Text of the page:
then discard it • After the last generation.Procedure Encoding • Image file is read in as a matrix • An initial random configuration is set up for game of life algorithm • Read the positions of the alive cells • Take the grey value of first pixel and put it in the position of the first alive cell • Take the next value and continue likewise • Continue like this for the required generations • If an alive cell has already appeared before. fill the scrambled image with the remaining pixel Major Project Image Encryption 14/24 .

Figure: Image Scrambling Using First Generation Major Project Image Encryption 15/24 .

Procedure Decoding In decoding we know the initial configuration and the number of generations and we can execute the inverse of the scrambling algorithm to obtain the original image. Major Project Image Encryption 16/24 .

E [GD(i. j ) (M − 2)X (N − 2) GDD = E (GD(i. j )) Better scrambling correspondes to an absolute value near one Major Project Image Encryption 17/24 . j )) − E (GD(i. j ) − P (i . M −1 i=2 N −1 j =2 GD (i. j )]2 i. j ) = 1 4 [P (i.j • Average Neighbourhood Grey Differernce. GD(i. j )] = • Grey Value Degree. j )) + E (GD(i.Analysis • Grey Difference. j )) E (GD(i.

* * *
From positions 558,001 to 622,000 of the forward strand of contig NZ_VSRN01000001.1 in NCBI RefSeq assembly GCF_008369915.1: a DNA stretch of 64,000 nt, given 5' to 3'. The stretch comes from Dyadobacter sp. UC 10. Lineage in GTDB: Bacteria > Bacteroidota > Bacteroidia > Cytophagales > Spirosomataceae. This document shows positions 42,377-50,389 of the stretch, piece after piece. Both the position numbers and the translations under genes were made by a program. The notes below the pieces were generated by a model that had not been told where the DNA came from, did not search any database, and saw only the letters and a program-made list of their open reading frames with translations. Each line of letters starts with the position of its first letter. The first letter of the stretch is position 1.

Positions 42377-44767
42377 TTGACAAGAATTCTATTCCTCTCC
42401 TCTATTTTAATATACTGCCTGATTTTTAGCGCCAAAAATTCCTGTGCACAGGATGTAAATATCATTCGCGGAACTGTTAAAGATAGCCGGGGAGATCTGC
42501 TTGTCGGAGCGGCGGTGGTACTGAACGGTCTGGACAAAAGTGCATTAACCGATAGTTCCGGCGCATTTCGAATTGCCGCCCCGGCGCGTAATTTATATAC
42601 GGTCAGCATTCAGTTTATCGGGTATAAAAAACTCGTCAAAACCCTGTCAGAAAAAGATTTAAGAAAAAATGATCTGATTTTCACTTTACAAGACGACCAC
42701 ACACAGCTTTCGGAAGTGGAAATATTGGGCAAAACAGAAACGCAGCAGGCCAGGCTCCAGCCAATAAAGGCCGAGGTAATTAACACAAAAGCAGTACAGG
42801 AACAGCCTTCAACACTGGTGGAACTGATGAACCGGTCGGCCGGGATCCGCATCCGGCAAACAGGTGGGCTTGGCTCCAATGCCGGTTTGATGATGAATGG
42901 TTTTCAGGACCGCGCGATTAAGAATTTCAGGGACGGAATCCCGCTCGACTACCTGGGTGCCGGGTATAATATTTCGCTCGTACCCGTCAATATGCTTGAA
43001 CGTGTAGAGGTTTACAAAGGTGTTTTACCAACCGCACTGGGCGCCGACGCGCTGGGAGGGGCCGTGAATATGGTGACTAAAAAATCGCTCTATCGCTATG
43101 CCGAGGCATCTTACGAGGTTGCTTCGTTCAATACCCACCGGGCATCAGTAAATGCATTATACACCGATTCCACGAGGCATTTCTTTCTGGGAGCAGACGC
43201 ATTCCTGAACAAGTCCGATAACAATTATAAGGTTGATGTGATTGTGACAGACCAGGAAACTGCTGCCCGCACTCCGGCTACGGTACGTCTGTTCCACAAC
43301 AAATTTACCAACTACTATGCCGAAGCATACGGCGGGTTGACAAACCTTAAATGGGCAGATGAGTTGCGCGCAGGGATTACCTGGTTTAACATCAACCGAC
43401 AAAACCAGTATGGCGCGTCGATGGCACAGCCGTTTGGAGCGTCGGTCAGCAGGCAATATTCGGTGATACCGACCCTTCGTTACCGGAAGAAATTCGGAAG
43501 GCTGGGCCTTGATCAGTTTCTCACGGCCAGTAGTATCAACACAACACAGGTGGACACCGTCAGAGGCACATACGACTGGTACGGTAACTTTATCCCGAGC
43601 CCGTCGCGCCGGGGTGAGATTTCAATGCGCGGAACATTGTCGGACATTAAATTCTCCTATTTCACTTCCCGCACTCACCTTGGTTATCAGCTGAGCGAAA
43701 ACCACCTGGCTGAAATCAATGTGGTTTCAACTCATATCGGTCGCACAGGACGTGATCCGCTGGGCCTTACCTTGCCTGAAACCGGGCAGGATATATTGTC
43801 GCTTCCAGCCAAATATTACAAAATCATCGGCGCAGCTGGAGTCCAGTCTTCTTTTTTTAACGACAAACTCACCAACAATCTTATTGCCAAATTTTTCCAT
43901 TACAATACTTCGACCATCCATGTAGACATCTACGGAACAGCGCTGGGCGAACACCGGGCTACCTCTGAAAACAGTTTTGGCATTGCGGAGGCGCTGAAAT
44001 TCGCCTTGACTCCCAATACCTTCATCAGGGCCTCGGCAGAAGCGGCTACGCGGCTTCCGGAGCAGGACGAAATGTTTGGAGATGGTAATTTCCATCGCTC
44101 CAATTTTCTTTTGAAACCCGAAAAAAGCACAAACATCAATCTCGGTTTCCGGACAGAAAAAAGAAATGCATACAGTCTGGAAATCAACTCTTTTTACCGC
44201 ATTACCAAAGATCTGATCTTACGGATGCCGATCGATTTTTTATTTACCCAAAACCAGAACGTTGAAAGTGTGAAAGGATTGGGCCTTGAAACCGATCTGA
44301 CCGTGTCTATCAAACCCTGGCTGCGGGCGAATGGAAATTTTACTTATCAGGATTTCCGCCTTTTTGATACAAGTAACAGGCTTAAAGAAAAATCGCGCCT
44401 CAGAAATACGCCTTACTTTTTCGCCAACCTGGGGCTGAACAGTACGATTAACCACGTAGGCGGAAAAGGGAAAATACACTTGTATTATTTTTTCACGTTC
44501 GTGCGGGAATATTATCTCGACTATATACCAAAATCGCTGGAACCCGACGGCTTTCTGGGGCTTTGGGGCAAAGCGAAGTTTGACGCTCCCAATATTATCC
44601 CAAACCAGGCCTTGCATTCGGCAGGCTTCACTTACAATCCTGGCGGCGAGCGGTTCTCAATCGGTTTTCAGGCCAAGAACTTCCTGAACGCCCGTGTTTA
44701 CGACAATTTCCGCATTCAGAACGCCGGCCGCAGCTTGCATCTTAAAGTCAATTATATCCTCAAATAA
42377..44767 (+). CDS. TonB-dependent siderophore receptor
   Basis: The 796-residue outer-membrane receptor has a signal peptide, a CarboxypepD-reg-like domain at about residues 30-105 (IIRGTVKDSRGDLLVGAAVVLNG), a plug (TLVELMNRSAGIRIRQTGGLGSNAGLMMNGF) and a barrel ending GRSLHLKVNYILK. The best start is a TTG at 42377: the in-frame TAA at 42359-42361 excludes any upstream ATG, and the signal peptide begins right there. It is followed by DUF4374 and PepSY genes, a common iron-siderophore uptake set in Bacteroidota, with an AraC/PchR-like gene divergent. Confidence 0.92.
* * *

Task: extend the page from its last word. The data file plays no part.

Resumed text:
Observations Figure: original image of a rino Figure: scrambled image of the rino Major Project Image Encryption 18/24 .

Observations Figure: original image of a boat Figure: scrambled image of the boat Major Project Image Encryption 19/24 .

Observations Figure: original image of lena Figure: scrambled image of lena Major Project Image Encryption 20/24 .

Observations Figure: original image of letter–P Figure: scrambled image of the letter–P Major Project Image Encryption 21/24 .

0000 Table: GDD Major Project Image Encryption 22/24 .9991 0.9989 0.9979 0.7128 0.8446 rino 0.Observations no.9847 0.6801 0.0000 1.0000 1.0000 1.9984 boat 0. of generations 1 5 20 100 lena 0.9987 letter P 1.4618 0.9938 0.9983 0.

Figure: resolution of 50 X 50 Figure: GDD value vs no. of generations Major Project Image Encryption 23/24 .

Conclusion • Attacker cannot break the encrypted image even if the algorithm is open • We can provide high security by using double scrambling • Due to diffusion process rate of encryption and decryption increases Major Project Image Encryption 24/24 .